Scared gophers: a tick tock of Obama in Muskoka

Below are the reports from the White House press pooler traveling with the president this morning. Pavement problems and Sarkozy wears lifts?

Lower down is the Robert Gibbs gaggle on the plane. Sounds like European leaders are scrambling for face time with Obama.


Potus arrived AAFB 9:13 a.m. on a bright mild and breezy day. Dark suit greyish test pattern striped tie, up the steps without sopping, quick one wave at the top. Wheels up 9:22 Gibbs, Gen Jones; Tom Donilon; Reggie Love with him.


Wheels down about 10:30a.  Potus greeted by US ambo to canada David Jacobson and wife Julie, Toronto mayor David Miller protocol officers and–wait for it–Mounties. Looking sharp. Rahm is also in entourage listed in prev report. Sunny, hazy. Gibbs gaggled at end of flight, transcript forthcoming, pls check against it. Some talk in press corps about Europeans not having a skedded bilat w potus so far; just UK’s Cameron. Gibbs was asked if there’d be an addl bilat(s) skedded with France and Germany to “clear the air”. Said he “would try to nail down” if anything’s been added. Recapped potus remarks after completion of financial overhaul bill conference saying the US comes to G8/G20 “leading the world in dealing with the finacial system.” Much on that and how it heightens US profile at mtg. He touted education reform, “both in K-12 and in college loans” is “as significant a reform to our education system as we have seen.” On polls suggesting this isn’t resonating with Americans, he said “there will be a significant time and place to have a debate about the actions of the last 17 mos…the president will be a forceful voice in that debate. We’re in helo to Muskoka, about a 45 min ride.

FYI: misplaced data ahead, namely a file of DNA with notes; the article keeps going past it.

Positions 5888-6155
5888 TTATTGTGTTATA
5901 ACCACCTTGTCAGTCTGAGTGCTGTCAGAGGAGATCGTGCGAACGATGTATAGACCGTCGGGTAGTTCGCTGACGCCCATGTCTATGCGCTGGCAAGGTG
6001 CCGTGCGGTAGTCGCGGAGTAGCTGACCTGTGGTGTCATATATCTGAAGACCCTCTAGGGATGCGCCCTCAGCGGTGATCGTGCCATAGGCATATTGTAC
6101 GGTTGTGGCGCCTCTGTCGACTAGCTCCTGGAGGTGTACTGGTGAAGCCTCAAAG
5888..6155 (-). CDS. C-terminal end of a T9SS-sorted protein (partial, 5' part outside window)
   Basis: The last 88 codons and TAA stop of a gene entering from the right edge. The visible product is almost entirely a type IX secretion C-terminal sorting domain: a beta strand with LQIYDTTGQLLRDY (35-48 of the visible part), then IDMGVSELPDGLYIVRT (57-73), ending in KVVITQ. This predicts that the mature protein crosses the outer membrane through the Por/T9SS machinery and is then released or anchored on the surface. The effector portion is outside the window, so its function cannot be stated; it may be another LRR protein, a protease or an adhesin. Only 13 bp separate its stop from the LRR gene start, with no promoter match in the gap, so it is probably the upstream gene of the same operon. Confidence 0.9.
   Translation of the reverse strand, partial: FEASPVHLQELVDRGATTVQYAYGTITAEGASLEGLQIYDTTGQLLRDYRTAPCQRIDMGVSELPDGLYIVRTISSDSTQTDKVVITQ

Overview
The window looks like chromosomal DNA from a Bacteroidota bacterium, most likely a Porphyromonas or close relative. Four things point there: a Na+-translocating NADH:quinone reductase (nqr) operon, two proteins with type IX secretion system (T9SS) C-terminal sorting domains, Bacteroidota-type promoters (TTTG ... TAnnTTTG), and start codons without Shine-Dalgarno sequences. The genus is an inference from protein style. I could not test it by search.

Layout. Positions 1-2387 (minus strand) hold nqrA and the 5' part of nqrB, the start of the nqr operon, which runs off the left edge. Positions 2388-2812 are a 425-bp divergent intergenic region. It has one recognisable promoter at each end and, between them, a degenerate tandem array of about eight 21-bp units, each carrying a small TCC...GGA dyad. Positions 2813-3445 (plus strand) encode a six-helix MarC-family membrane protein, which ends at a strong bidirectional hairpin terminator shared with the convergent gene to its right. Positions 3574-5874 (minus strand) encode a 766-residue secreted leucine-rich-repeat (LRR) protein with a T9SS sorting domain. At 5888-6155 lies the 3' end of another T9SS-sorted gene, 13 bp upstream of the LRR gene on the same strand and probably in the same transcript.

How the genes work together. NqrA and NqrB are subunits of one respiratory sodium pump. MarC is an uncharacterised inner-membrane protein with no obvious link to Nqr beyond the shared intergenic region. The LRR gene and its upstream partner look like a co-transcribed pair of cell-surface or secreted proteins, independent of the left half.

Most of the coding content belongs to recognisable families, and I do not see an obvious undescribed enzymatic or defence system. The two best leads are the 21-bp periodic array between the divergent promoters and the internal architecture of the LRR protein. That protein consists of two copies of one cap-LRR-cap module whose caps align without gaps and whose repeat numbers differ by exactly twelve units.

Arrival in Muskoka on Deerhurst golf course in Huntsville about 10:23a, and boarded a high speed golf cart motorcade to potus landing area to see him touch down. Almost lost your pooler off the back but was weighed down by luggage. Potus walked up a paving stone path laid in the turf leading to two small cottage type buildings.  He’s greeted by Hon. Tony Clement, Minister of Industry and wife Lynne Golding; Claude Doughty, mayor of Huntsville and wife Kim; and in a bright striped shirt festooned with turquoise ribbons, Chief Shane Tabobondung of the Wasauksing First Nation. We’re holding briefly–next up is official greet w PM Harper.


Shuttled by more golf carts driven apparently by retired Formula One racers to the Deerhurst front entrance–kicking up mud on the spongy lawn, we lurched onto the cart path, flushed a terrified groundhog into the hedges and lost two photogs off the back end of the cart ahead. “Damned pavement,” said our driver as we hauled up to the previously placid, geranium covered stone fountain at the entrance of this bucolic resort. We’re holding here until the official welcome of G8 leaders by Canadian PM Stephen Harper.